In addition to the field placements, all undergraduate students are required to complete a minimum 25 hours of community service before the start of their senior year, documented through iServe in the WVU Office of Service and Learning. Getting involved in the Student Association of Public Health is also a great way to get connected to service opportunities.

Learning Goals

  • Demonstrate a strong foundation of knowledge about the history, philosophy, core values, concepts and functions of public health in the US and globally. (overview)
  • Determine appropriate public health processes, approaches and interventions needed to address health-related needs and concerns of specific populations. (population health)
  • Illustrate how socio-economic, behavioral, biological and environmental factors impact human health, contribute to health disparities and can be affected by promotion and protection programs. (determinants of health)
  • Communicate public health information to diverse audiences through a variety of mediums. (communication)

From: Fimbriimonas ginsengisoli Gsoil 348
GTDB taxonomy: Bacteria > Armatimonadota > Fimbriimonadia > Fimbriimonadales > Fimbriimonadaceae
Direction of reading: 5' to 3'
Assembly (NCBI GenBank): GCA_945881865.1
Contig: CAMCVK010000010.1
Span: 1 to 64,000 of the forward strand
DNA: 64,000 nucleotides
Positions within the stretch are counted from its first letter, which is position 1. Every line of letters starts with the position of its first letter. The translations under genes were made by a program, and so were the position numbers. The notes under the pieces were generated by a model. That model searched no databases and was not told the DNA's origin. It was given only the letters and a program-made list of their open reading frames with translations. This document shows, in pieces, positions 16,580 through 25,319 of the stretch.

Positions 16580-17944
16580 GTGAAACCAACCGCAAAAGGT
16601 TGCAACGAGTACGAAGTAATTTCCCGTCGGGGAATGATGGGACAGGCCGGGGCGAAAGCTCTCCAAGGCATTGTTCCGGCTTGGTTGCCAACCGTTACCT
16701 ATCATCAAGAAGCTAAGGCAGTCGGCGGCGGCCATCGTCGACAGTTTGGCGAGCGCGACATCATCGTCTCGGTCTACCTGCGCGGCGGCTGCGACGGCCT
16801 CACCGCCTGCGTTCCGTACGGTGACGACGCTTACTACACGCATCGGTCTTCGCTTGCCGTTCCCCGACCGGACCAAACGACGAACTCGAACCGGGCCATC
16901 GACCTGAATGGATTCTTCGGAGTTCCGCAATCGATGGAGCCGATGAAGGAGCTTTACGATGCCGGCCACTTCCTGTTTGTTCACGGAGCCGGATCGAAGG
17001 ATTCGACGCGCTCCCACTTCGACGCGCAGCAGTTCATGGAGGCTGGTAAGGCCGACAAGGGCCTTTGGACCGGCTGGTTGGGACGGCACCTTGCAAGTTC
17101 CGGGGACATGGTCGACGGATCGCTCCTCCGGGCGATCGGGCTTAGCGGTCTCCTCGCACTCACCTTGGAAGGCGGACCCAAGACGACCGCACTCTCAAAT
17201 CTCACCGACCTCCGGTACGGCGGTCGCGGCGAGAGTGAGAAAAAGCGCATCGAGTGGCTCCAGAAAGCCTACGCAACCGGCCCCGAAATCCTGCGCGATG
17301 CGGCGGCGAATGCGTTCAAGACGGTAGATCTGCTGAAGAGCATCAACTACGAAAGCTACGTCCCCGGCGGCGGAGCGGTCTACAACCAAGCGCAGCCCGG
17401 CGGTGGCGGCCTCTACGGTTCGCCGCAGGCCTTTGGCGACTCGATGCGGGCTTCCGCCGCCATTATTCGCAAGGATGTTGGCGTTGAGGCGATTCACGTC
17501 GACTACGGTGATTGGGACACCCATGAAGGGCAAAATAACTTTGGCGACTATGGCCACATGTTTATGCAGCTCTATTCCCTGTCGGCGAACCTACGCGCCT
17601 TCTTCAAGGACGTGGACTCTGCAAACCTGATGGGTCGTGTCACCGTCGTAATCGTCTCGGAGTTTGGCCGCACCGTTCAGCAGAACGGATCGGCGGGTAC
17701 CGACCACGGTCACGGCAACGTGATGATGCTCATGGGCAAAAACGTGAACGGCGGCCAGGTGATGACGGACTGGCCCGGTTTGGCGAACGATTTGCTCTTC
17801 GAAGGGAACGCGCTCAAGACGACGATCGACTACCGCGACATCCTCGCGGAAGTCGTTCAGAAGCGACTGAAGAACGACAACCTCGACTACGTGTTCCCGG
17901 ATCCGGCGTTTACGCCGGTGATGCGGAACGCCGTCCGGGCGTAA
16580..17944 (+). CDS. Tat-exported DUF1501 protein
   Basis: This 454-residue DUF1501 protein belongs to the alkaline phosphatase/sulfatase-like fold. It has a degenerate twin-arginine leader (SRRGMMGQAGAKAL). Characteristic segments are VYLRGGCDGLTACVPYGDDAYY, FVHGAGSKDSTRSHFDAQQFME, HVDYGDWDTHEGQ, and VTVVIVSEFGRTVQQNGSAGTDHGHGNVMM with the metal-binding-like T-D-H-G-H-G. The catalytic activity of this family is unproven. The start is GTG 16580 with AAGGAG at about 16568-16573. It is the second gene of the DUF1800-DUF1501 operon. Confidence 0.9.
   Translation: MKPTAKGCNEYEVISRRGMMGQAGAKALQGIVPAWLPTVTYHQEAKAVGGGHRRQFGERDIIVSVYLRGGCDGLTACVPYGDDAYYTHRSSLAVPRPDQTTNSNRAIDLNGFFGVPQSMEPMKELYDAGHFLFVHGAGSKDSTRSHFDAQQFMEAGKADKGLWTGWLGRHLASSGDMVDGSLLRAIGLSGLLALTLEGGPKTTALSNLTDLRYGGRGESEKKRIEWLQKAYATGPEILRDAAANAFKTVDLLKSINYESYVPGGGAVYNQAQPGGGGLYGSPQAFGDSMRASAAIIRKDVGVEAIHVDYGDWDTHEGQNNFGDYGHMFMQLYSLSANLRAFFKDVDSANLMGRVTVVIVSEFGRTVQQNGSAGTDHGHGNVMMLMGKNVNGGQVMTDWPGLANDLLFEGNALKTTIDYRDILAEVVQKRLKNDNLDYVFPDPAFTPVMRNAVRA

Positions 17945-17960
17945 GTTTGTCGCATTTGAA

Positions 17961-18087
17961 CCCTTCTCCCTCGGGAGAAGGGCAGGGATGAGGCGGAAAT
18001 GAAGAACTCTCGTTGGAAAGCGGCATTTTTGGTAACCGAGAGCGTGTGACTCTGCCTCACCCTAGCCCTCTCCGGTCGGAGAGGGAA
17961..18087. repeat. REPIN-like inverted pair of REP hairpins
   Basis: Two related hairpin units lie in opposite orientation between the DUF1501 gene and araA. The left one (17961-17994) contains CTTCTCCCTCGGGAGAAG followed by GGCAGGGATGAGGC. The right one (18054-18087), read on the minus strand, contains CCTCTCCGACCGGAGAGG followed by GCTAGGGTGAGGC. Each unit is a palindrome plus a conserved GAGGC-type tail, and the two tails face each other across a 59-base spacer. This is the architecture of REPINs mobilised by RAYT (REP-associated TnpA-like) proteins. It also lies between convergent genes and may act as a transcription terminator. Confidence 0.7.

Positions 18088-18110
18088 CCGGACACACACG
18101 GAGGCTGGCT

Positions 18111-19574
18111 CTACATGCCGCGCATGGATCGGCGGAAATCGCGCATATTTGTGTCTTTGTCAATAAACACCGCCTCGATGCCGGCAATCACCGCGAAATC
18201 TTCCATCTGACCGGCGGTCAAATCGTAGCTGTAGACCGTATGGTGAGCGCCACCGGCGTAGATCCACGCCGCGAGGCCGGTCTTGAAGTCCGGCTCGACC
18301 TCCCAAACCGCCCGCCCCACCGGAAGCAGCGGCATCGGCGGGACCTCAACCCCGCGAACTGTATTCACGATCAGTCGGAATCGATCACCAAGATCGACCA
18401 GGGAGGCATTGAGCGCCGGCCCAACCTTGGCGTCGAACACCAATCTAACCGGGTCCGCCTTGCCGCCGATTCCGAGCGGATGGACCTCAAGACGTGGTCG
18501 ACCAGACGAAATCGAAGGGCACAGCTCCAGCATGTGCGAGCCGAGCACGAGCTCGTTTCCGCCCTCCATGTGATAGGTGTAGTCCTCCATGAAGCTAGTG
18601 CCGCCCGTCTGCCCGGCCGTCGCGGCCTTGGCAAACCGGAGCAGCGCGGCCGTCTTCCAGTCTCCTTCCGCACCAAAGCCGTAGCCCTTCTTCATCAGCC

• Apply evidence-based and ethical approaches to identifying, collecting, using, analyzing and disseminating public health data and information. (information)
  • Differentiate the basic concepts of legal, ethical, economic and regulatory dimensions of health and how they influence the US health system and public health policy. (policy and US government)
View WVU Catalog for Learning Goals

Required Courses

Each student will have a Plan of Study (or course sequence) that he or she will develop with a faculty adviser, update every semester during the student’s advising appointment and follow to complete all degree requirements. It is important to follow this plan to graduate on time.

View WVU Catalog for Required Courses

Admissions Guidelines

The WVU School of Public Health admits undergraduate students in both fall and spring semesters. Interested students must apply and be accepted to West Virginia University. The School offers first-time freshmen direct admission to the Bachelor of Science in Public Health program for those who meet the admission standards. Students who do not meet direct admit minimum standards, but are interested in pursuing a degree in Public Health, may elect to be admitted into the Pre-Public Health program, if qualified.

WVU students who are undeclared or in other majors may apply to transfer into the Public Health program via a WVU Academic Status Update form once the student meets the transfer guidelines and have at least a 2.5 cumulative grade point average. External transfer students who have completed undergraduate coursework at another institution of higher education prior to applying to the Public Health major are eligible if they meet the minimum guidelines.

View WVU Catalog for Admissions Guidelines